Curbe Bare (Sept 15, 1892 – Dec 15, 1958) recently released from the Army married Bessie Craven (Feb 25, 1899 – Aug 17, 1931), a young schoolteacher. Soon after Bessie and Curbe were married they moved from Jefferson, North Carolina to Clark County in Idaho.
When they first arrived in Idaho in 1920, Curbe was employed by Woods Livestock Co, and they settled at the Reno Ranch. He became the foreman at the Reno Ranch. Later on, they moved to Birth Creek.
On May 25, 1921 their first child was born at Gilmore, Idaho. He was named Lawrence Herbert. Daughter June Mildred (July 17, 1922 – Dec 24, 2002) was born in the Medicine Lodge area. A baby daughter Marian Louise born in the fall of 1923 lived only about 8 months and is buried Rose Hill Cemetery in Idaho Falls, Idaho.
Their other children are Clifton E Bare (July 1925 – April 1973); Doris Helen “Dot” Bare (Hopkins), born Jan 27, 1927; Kenneth A Bare, born June 22, 1929; and Wayne R Bare (April 25, 1930 – March 20, 2015). Dot, Ken, and Wayne were all born at Winsper, Idaho and delivered by Mrs. Thornton.
Herbert says he was told they were all delivered with the help of Mrs. Louise Thornton, a neighbor and midwife.
Herbert and June boarded with Mrs. Thornton during the week and went to school at Monteview. Their father would come to get them on Friday, and they would go home for the weekend. Their teachers were Lillian and Gladys Melton.
June said it was very difficult staying away from home when they were that young. However, Mrs. Thornton was very nice to them and they had a lot of fun with her.
The second year they stayed with Percy and Elsie Jeffries and went to the Monteview school.
They spent the next two years staying in Birch Creek with relatives Otto and Nancy Jane Bare - Nancy Jane was Curbe’s sister. They attended school at Birch Creek, and Blanche Bare (Wagoner) was their teacher.
June and Herbert remembered that some of their friends and schoolmates were Lee, and Glendora Jeffries, and Bruce and Gertrude Rising.
June said the first moving picture show they saw was at the Terreton Hall. Gladys Melton and Lillian Melton (Hartwell) took them to see the picture show.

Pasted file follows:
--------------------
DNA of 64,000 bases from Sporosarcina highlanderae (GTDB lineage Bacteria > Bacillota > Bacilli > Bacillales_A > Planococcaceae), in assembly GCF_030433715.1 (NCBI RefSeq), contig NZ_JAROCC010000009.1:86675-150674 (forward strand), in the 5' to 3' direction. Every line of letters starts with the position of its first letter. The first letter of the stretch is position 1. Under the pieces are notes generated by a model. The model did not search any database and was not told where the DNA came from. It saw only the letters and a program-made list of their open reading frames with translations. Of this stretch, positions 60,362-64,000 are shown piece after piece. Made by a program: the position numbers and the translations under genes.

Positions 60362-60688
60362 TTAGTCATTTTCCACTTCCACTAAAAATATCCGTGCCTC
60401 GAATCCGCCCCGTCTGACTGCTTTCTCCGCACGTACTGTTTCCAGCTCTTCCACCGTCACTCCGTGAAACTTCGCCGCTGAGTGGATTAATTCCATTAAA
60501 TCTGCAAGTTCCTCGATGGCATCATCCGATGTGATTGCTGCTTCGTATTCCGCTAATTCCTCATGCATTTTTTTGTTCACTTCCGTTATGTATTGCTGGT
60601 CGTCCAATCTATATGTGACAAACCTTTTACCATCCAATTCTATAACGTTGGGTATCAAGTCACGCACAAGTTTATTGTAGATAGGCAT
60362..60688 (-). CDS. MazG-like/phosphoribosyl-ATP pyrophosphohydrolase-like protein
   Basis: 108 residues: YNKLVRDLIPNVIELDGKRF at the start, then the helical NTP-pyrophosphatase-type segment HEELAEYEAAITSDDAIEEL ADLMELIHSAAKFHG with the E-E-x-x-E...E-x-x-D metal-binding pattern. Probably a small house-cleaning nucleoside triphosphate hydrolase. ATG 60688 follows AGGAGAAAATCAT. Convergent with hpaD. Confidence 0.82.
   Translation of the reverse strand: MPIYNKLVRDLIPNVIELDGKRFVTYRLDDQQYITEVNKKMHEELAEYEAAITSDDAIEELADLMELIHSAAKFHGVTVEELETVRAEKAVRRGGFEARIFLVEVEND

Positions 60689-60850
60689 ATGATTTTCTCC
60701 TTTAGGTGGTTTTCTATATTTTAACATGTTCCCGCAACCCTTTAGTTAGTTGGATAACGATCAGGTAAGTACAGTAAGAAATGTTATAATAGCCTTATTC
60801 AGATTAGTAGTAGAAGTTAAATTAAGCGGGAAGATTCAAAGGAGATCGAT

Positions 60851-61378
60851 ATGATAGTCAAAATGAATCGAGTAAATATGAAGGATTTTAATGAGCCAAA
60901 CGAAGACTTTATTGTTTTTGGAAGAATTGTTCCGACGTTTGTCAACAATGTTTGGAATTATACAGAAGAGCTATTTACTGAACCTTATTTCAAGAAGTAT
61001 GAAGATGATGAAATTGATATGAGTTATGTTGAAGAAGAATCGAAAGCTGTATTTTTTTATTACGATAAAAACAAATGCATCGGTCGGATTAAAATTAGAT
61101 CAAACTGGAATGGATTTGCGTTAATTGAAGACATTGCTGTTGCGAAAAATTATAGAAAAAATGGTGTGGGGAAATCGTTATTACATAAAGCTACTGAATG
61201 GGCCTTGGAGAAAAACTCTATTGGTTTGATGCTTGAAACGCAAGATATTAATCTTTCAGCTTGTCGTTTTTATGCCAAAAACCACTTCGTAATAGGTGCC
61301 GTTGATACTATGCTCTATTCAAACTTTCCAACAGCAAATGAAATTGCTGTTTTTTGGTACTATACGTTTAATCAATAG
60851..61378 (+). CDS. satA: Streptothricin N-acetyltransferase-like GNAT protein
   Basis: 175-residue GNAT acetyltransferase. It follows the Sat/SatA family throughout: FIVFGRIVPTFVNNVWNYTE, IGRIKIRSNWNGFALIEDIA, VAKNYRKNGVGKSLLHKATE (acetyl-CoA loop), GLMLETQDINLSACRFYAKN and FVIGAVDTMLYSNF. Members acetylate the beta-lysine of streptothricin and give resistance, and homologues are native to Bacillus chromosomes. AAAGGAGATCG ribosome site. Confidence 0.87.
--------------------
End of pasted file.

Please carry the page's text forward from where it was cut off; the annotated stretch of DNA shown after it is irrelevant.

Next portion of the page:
Bessie Bare liked houseplants and several of the teachers went to their house to get a start from her plants. Cleo Dunn Jernberg, a teacher at level, remembered visiting their home to get a start off from a plant.
Lillian Hartwell remembers that she was a very sweet person, and good mother. She said she and her sister Gladys would go and rock a baby and play with the children while they visited.
In 1931 Bessie Craven Bare died of blood poisoning. Two of her brothers Gene and Paul Craven from North Carolina came to Idaho to help Curbe return to North Carolina with the children. They were also accompanied home by their dad’s brother Sid Bare and his wife Grace who had also been working in the area.
Paul took the body on the train and Jean, Sid, and Grace helped Curbe drive and transport a car loaded with the children. A wagon trailer built by Curbe and his brothers was loaded with their belongings.
They had to stop a lot along the way to find someone with the cow who would sell the milk for the baby Wayne. It took more than a week to travel 3000 miles.
After arriving in North Carolina, their grandparents Roan and Maud Craven cared for the younger children. The older children lived with their dad and other grandparents Jasper and Mazy Bare.
Curbe married Stella Edith Walsh, in North Carolina and two more children were born to this union. Aaron Van Buren June 21, 1937 and Rachael Ray Bare (Price) August 29, 1941.
June, Ken, and Wayne returned to live and raise their families in Idaho.
June and Harper Bare of Idaho Falls, Idaho; Ken and Kay Bare of Terreton, Idaho; and Wayne and Metta Bare of Howe, Idaho.
Note: Herb Bare passed away December 24, 2018. You can read his obituary on this website.
(The above article is the history of the Bare family as told by Herbert Bare, documented by Kay Bare, and mildly edited by Kim Bare.)